TagDaniel Pinchbeck

2012 claims debunked

2012

Information is Beautiful examines several claims made by 2012 believers and finds their claims lacking.

Information is Beautiful: 2012: The End Of The World?

2012 – a crock of shit

Mark Dery writes:

Pinchbeck, like New Age thinkers all the way back to Madame Blavatsky, preaches a refried gospel of ancient wisdom and mystical, supra-rational knowledge. In 2007, he told The New York Times that “the rational, empirical worldview…has reached its expiration date…we’re on the verge of transitioning to a dispensation of consciousness that’s more intuitive, mystical, and shamanic.”

Well, somebody say “Amen”! There’s entirely too much rationalism and empiricism clouding the American mind these days, in a nation where, according to the Harris and other polls, 42% of Republicans are convinced President Obama wasn’t born in the United States, 10% of the nation’s voters are certain he’s a Muslim, and 61% of the population believe in the Virgin birth but only 47% believe in Darwinian evolution. […]

When I asked her what she thought of Pinchbeck’s invocation of Mayan beliefs, and of the 2012-ers’ use of the Maya in general, she was blunt. “What makes me angriest about Pinchbeck’s bogus, profiteering bullshit isn’t so much him, but the fact that that many people are racist enough to believe any asshole white guy who declares himself an expert in Mayan culture. Did it ever occur to anyone to ask practicing Maya priests out in the villages? […] It absolutely enrages me that while people I know in Guatemala, traditional priests, are struggling to figure out how to provide clean drinking water to their families, how to feed their communities, how to avoid being shot by the gangs and thieves that plague the roads more than ever—while they’re struggling to survive and keep their communities intact, assholes like Pinchbeck are making a buck off of white man’s parodies of their culture.”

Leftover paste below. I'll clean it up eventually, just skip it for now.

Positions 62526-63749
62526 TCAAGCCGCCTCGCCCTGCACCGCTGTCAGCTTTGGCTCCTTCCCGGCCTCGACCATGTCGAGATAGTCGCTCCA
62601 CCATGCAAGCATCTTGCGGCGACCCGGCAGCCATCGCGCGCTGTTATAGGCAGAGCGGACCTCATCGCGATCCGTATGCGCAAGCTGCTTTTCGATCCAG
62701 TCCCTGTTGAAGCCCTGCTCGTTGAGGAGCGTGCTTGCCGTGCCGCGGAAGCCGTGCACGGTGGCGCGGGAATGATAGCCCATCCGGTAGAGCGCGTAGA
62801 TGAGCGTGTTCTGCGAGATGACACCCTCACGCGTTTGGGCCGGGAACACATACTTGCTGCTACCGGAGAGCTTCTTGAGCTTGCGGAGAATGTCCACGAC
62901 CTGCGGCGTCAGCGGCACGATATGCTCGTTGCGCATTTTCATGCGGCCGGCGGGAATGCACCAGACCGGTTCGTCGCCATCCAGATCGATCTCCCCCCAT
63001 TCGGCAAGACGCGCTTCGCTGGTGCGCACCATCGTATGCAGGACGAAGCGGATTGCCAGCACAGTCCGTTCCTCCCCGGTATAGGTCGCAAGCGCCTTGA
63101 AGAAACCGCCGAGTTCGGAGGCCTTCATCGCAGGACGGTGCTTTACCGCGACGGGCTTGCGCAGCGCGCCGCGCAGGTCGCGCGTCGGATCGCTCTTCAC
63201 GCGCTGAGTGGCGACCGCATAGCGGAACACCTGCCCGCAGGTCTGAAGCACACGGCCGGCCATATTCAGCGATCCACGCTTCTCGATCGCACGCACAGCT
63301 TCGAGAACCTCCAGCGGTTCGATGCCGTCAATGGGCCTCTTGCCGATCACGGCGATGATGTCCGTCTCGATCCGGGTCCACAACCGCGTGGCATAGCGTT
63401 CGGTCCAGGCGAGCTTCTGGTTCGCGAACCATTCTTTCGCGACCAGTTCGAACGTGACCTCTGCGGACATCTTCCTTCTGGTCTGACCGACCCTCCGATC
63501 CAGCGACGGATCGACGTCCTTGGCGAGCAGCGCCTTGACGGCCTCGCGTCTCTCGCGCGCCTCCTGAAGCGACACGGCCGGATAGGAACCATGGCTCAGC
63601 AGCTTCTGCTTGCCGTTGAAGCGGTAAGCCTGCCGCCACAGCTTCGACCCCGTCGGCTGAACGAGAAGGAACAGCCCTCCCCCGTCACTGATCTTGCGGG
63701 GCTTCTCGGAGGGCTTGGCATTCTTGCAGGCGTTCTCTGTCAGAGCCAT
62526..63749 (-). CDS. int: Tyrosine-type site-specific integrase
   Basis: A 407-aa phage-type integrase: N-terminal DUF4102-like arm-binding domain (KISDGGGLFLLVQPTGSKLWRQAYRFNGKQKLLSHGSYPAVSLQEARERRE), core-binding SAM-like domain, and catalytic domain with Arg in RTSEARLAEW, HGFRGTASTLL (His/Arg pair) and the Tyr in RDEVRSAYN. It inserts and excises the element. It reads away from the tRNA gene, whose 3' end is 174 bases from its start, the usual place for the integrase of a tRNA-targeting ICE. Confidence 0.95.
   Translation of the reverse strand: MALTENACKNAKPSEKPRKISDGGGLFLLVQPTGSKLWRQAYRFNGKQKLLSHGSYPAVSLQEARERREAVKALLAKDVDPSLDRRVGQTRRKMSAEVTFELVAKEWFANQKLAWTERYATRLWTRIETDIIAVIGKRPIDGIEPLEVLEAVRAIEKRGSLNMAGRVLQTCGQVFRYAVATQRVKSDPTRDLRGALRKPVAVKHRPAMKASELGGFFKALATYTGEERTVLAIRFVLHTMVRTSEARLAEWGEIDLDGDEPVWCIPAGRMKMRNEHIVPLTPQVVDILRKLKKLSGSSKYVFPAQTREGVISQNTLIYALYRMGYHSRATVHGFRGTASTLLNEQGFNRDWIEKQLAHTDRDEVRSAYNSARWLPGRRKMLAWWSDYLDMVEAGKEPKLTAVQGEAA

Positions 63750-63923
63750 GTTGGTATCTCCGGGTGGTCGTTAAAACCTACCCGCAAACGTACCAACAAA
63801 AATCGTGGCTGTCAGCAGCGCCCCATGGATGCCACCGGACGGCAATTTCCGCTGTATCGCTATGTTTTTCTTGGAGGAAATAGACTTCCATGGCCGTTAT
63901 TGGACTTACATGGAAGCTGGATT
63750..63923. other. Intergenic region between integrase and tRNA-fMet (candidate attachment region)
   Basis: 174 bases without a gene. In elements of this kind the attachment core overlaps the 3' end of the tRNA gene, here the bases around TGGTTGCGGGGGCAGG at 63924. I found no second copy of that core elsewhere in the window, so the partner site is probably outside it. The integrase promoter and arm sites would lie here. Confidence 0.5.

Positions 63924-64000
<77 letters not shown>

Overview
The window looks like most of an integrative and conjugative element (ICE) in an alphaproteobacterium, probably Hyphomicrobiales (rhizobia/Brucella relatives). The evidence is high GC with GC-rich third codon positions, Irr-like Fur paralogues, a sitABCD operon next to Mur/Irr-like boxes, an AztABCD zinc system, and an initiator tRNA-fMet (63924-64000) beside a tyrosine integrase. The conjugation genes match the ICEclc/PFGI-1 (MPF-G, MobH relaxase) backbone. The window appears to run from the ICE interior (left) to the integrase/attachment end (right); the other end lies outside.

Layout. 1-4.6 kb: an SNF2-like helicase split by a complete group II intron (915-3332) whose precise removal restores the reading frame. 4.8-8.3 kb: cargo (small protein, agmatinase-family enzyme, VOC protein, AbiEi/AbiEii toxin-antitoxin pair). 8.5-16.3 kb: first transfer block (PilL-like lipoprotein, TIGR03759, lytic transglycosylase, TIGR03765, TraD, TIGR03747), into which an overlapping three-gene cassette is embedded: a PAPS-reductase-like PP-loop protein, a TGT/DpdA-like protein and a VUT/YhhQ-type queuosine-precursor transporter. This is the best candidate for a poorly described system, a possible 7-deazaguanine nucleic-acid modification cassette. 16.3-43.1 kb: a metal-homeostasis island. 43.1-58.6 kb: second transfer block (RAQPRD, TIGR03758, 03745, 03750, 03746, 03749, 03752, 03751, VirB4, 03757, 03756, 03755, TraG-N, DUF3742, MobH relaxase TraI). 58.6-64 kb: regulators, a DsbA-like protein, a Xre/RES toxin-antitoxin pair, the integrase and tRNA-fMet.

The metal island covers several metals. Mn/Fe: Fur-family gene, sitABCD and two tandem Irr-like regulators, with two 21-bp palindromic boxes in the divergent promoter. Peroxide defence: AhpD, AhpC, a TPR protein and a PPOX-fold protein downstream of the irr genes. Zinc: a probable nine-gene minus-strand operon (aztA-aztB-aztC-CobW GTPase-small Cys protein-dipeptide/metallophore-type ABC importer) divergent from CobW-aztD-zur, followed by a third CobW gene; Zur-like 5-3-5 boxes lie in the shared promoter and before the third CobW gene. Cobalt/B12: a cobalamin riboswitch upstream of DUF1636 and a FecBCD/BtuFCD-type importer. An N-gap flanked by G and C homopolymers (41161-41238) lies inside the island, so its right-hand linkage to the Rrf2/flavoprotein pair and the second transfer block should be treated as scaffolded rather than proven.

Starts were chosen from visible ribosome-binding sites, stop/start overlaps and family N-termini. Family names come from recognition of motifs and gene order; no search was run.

h+: 2012: Carnival of Bunkum

(via Chris Arkenberg)

See also: Tracing the origins of the 2012 phenomenon

First two chapters of Daniel Pinchbeck’s new book

Disinfo has posted the first two chapters of Daniel Pinchbeck’s new book 2012 : The Return of Quetzalcoatl:

Chapter 1.

Chapter 2.

Don’t call it a come back

Daniel Pinchbeck, and the fine folks at FutureHi, are starting a project called Metacine: a Magazine for the New Edge. It’s about stuff like Burning Man and, like Future Hi, “new” psychedelic culture.

It sounds a lot like Mondo 2000, a magazine for the new edge that ran sporadically from the late 80s (under the title Reality Hackers) until around 1997. It had articles about Burning Man, raves, designer drugs, smart drugs, etc. and basically spawned the magazine Wired. Burning Man’s been going for nearly 2 decades now. Nothing new there. All the sustainable bio future stuff they’re talking about on the Metacine web site? Sounds like Mother Earth News or the Whole Earth Catalog.

So what’s “new edge” about all of this? I don’t think there’s anything wrong with any of what they’re doing. I’m excited about all of it, honestly. But trying to package it up as some sort of new movement sounds like journalese to me. I’ve been as guilty as anyone else about this. Just look through the Technoccult archives and you’ll find plenty of evidence.